In several articles, we’ve been talking about the advantages of the cloud and the reasons why we should move our infrastructure to it or migrate from one service to another in the cloud. Today we’ll focus primarily on how to take that first step, so as to have a better idea of how to plan a migration. Generally, migration projects are lengthy and complex, and many things can go wrong. Expectations are high and there’s pressure from different areas to have a good result.
The Moment of Transitioning
Before we start, we should say that the most common goal for any migration project is to reduce application costs. In an ideal world, we’d have two infrastructures coexisting for some time, a short time. But, generally, this is not the case, since we have to make sure some services are working until we can safely say we don’t need the “old” infrastructure anymore. Many times, when we plan how much we’ll reduce costs, we take the current cost and make a projection, but we don’t take into account the period of time in which several services will be working at the same time or will be idly. This is important, since people could get nervous when the figures on the invoices start going up. In order to cover this expense, we should always be transparent and think about the long-term benefits.
Time to Plan
There are two possible starting points when we decide to migrate our apps:
- We have experience and vast knowledge of the matter.
- We have enough knowledge, but we also have serious doubts.
Knowing where we stand allows us understand our challenges in more detail. And this is all very important when we have to start planning.
With our experience and technical knowledge, we need to detect which services we need to migrate. A common practice is to divide each service or app in different stages, starting with the less risky ones or the ones that will have a lower impact on the structure of the company. This methodology allows us to understand possible complications or deviations, so much so that we can refine the process for those services which present higher complexity and risk. It also allows us to show stakeholders why the project is important, since it offers us quick visibility and the possibility to be confident that our goals will be achieved in the near future.
So, when the time comes to create a migration plan, a calendar and a risk mitigation plan, we feel as if we were creating something nice, like the famous sourdough in times of lockdown. But, what’s next?
Classifying the Migration Project
Defining what type of migration we’re going to carry out goes hand in hand with the objectives and goals to be attained. When we know what type of migration we’ll do, we understand the risks and advantages we’ll encounter during the process. When we start our migration project, we can either classify it as:
- Lift and shift
In this case, we move our apps from the starting point to the final destination without modifying anything, just making the necessary adjustments so that they work properly. There is lower risk compared with the other categories, but it doesn’t enhance our apps with cloud characteristics. It generally doesn’t have an impact on costs, since we mainly focus on equivalences between the new and the old infrastructures (hence, it simplifies cost calculations). However, we do need to know about the equivalent services, although we don’t need to be experts on the cloud.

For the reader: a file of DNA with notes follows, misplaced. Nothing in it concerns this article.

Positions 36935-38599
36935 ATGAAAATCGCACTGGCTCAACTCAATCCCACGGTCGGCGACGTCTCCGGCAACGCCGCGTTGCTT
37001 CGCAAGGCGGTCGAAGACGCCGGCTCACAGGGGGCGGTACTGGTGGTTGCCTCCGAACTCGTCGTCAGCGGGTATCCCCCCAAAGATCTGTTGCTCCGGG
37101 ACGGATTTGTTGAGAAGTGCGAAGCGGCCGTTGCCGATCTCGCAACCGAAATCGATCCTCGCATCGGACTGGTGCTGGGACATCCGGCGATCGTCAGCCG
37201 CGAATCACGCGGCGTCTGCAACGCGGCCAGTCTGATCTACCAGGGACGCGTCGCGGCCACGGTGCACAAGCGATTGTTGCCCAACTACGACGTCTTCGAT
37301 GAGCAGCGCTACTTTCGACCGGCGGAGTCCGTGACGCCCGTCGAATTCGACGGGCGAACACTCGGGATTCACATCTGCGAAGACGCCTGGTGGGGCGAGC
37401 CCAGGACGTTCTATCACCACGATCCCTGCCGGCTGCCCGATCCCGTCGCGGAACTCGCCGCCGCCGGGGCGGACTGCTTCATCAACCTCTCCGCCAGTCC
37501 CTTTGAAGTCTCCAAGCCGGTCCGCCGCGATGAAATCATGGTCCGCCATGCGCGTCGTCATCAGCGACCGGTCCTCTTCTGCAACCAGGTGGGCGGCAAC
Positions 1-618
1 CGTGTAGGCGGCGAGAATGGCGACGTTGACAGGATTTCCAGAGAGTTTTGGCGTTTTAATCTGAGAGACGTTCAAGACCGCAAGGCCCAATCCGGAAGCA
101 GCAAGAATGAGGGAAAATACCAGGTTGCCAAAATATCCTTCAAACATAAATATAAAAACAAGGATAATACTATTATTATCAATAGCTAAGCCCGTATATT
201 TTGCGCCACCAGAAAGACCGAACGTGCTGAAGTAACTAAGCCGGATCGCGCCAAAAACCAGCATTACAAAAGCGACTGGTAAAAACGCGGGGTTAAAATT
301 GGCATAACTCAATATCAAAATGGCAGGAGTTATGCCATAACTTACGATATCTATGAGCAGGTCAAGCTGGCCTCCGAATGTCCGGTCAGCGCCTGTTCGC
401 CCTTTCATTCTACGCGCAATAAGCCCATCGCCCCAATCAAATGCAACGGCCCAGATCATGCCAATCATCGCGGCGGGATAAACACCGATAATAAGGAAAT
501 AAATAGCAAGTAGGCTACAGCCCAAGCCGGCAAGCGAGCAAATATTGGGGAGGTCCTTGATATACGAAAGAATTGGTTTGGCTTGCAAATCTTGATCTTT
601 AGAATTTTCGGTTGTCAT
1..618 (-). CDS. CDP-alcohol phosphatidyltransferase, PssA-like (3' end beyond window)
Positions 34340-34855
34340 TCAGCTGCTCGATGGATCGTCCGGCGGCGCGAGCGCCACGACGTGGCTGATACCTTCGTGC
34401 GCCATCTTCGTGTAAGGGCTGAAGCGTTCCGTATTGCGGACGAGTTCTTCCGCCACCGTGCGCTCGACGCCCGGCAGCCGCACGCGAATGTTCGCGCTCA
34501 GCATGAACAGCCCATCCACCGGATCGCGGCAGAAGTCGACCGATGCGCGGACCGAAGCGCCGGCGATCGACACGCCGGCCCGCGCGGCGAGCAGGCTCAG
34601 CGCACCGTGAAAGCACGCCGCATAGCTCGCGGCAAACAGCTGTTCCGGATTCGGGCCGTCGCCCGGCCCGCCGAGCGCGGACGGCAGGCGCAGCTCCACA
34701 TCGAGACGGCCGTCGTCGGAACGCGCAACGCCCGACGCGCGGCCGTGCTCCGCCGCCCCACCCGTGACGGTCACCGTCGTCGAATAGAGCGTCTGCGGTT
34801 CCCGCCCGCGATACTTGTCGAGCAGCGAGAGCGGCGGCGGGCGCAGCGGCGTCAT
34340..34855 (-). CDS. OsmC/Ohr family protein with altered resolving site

- Improve and move
This category focuses on two main goals: knowing the product and understanding how the cloud can improve it natively. In this case, we need to know how to manage cloud services better. The architecture team and cloud specialists need to work hand in hand to leverage the opportunities. These projects take more time and costs are higher, but in the long run, performance results and savings are much more meaningful than in the case of “lift and shift”.
- Extract and replace
Unlike the other two categories in which we move our apps to the cloud, this type of migration requires the development and infrastructure teams to create the solution again, but natively. This type of project allows us to update the infrastructure, but also the technologies our apps are using. Because the product is typed again, its schedule is longer and more complex. If the app is complex as well, the process is particularly complicated. The projects that focus on extracting and replacing have considerable long-term benefits, since we can innovate and rethink the processes. They offer us many possibilities for the future.
All Set to Plan
Planning, i.e. arranging a schedule, deciding on the type of migration and detecting risks, allows us to manage our time better. The key to a successful migration is to understand its complexity, but also to embrace its benefits. At intive, we help our clients transform their business through design and the development of people-centered digital products.
What do you think? What could we improve in terms of planning? Is there any other principle you believe is important?